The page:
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Hong Kong Today
Hong Kong Today
RTHK's morning news programme. Weekdays 6:30 - 8:00
Ben Tse and Carol Musgrave


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Lawmakers unanimously pass new security law  Listenfacebook
Following marathon sessions held over the past two weeks, the Legislative Council has unanimously passed national security legislation under Article 23 of the Basic Law. At the end of an hours-long special session on Tuesday, the 89 lawmakers voted in favour of the Safeguarding National Security Bill, after it went through its second and third readings. Violet Wong reports:
CE hails passage of law as 'proud moment'  Listenfacebook
Speaking after the bill's passage, Chief Executive John Lee said Hong Kong should be proud it had finally fulfilled its constitutional duty to enact the legislation. He said he would sign the bill and the new ordinance would take effect on Saturday. Aaron Tam reports:
Lawmakers vow to promote law  Listenfacebook
Lawmakers who unanimously passed the new homegrown national security legislation say they are proud to make history and will continue efforts to further promote the new laws. Elvis Yu reports:
Foreign countries accused of 'demonising' Art 23  Listenfacebook
As the homegrown security bill reached the final stages of the legislative process on Tuesday, a number of lawmakers accused some foreign countries of demonising Article 23 and meddling in the SAR's affairs. Kelly Yu reports:
DAB lawmaker unconcerned over possible sanctions  Listenfacebook
DAB lawmaker Holden Chow says recent comments from foreign governments trying to smear the Safeguarding National Security Bill show the need for the law. Chow - who sat on the Legco committee that vetted the Article 23 bill - says efforts now need to focus on, as he put it, setting the record straight, and clearing up what he called 'groundless accusations' by Western governments. He also told Carol Musgrave that with the passage of the bill, Hong Kong would be a safer and more stable environment for business and economic development:
Business groups say laws will ensure stability  Listenfacebook
Business groups have welcomed the passage of Article 23 national security legislation, saying the new laws will effectively safeguard security and lay a solid foundation for economic growth and prosperity. Anne Chan reports:
HKMAO: Article 23 is a 'suit of armour'  Listenfacebook
Mainland authorities have congratulated the SAR on the security legislation, calling it a milestone in the development of the One Country, Two Systems principle. Todd Harding reports:
Privacy watchdog probes SCAA data breach  Listenfacebook
The privacy watchdog says a data breach involving the South China Athletic Association may affect about 70,000 people. The Office of the Privacy Commissioner for Personal Data is now investigating the matter. Damon Pang reports:
China extends invitation to NZ prime minister  Listenfacebook
New Zealand's leader, Christopher Luxon, is planning his first trip to China as prime minister, after talks with the nation's top diplomat, Wang Yi. Hailey Yip reports:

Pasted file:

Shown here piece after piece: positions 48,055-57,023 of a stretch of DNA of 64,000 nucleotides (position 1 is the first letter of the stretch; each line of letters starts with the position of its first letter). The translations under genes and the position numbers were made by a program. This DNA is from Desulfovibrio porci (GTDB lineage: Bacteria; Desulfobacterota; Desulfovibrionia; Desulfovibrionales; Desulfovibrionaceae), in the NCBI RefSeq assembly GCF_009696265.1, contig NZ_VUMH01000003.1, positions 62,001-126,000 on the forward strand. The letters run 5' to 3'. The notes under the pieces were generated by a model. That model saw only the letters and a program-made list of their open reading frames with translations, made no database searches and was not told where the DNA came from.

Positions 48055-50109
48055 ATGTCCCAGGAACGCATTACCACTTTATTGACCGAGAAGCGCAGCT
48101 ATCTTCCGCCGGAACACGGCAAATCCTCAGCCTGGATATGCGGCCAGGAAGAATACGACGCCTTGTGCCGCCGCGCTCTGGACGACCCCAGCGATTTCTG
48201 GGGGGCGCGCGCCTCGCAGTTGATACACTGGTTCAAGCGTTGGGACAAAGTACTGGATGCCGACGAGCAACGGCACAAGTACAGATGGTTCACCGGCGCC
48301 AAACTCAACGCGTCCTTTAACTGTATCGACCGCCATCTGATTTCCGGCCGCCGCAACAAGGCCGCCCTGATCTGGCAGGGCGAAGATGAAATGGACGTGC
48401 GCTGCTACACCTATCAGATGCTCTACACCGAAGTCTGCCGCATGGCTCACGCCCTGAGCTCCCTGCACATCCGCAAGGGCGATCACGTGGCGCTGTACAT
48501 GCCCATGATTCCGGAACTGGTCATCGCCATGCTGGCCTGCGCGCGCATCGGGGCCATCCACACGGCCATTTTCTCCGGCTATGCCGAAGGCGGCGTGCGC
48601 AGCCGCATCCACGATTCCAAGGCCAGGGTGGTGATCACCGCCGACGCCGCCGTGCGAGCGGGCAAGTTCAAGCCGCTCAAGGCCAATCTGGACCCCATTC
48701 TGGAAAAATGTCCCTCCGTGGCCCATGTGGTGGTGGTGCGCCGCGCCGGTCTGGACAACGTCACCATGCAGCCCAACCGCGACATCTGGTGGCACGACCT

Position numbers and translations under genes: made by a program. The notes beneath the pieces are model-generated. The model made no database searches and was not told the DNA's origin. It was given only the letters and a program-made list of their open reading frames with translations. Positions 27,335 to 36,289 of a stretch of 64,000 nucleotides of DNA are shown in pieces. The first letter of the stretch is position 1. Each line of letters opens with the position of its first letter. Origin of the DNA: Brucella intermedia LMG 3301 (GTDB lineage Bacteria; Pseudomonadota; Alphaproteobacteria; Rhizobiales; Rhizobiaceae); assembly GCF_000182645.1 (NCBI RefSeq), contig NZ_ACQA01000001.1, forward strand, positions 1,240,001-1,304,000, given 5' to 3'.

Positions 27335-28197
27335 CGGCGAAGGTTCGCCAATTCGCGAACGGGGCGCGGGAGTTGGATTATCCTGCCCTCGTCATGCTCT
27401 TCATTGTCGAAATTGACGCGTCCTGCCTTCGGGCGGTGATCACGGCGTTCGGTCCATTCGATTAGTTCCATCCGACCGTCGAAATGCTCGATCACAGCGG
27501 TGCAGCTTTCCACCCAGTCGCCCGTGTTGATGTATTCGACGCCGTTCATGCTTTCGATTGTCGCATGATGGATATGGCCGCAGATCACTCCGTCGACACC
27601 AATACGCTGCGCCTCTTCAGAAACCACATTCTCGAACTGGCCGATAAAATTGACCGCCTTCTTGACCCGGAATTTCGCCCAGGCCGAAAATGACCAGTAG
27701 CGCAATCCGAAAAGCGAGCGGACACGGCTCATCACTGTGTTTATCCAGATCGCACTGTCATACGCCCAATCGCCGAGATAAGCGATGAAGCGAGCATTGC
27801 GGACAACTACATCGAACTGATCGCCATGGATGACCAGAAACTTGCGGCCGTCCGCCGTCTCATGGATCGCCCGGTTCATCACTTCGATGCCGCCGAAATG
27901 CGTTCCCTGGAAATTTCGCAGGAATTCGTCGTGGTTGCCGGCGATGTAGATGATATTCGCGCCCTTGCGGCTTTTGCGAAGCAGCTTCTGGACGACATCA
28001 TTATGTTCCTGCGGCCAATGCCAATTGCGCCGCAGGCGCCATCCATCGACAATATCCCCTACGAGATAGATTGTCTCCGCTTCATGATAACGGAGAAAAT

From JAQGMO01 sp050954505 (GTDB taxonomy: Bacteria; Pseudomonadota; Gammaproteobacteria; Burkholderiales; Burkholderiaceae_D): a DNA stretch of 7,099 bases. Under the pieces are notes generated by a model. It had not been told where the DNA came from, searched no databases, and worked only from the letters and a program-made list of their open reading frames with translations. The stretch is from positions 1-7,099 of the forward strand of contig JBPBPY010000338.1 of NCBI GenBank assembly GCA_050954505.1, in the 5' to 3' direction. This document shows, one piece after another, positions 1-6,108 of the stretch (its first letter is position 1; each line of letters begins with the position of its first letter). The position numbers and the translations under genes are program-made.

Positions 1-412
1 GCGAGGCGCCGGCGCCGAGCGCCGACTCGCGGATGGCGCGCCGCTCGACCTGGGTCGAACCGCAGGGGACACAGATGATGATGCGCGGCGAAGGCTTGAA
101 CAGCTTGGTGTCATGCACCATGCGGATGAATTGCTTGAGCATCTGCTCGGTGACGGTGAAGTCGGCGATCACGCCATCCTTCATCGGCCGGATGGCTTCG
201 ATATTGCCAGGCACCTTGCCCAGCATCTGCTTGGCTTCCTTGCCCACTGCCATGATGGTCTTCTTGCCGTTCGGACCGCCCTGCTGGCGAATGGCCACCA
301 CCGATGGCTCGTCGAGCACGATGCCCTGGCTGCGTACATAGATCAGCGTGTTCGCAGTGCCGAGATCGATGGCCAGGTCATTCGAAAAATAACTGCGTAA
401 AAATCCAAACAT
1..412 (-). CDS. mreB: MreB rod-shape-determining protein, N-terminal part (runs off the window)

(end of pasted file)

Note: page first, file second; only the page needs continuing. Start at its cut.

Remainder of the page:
Japanese Yen tumbles despite historic BOJ shift  Listenfacebook
The Japanese yen tumbled on Tuesday despite the decision by the country's central bank to end its negative interest rate policy. In a historic shift from decades of massive monetary stimulus, the Bank of Japan also increased its key interest rate from minus 0.1 percent to a range of zero to 0.1 percent. It marks the first rate hike in the country in 17 years. Andrew Freris, chief executive of Ecognosis Advisory, spoke to Chloe Feng about why the BOJ made the move:
Japan rate rise good for household budgets, capital inflows  Listenfacebook
An investment strategist says the Bank Of Japan move can help strengthen Japan's currency. Neil Newman at says the rate hike comes after wages jumped, following consumer price increases. He told Chloe Feng that a stronger yen would mean a lower cost of living and more investments in the Japanese market:
Biden warns Israel against Rafah offensive  Listenfacebook
White House officials have suggested the US and Israel meet next week, over Israel's plans for an offensive in the southern Gazan city of Rafah. Over a million Palestinians are seeking refuge there. US Secretary of State, Antony Blinken, warned that the entire population there was suffering "severe levels of food insecurity". President Biden warned prime minister Benjamin Netanyahu that the Rafah operation would be a "mistake". The two leaders had their first call in over a month. Annemarie Evans asked RTHK's Jerusalem correspondent, Robert Berger, if the US was trying to put the brakes on Israel:
Exhibition brings Old Summer Palace back to life  Listenfacebook
The Old Summer Palace in Beijing was built in the 1700s and served as the principal residence of five Qing emperors. Also known as Yuanmingyuan, it was once described as one of the wonders of the world - the "Garden of all Gardens". But it was burnt down in 1860. Now, a major special exhibition is hoping to bring the park back to life through more than 190 paintings, architectural models, and other works, giving visitors a glimpse of the history and stories behind Yuanmingyuan. The exhibition starts on Wednesday at the Hong Kong Palace Museum, and runs until mid-August. Assistant curator Rachel Leung told Natale Ching why the artefacts were worth seeing: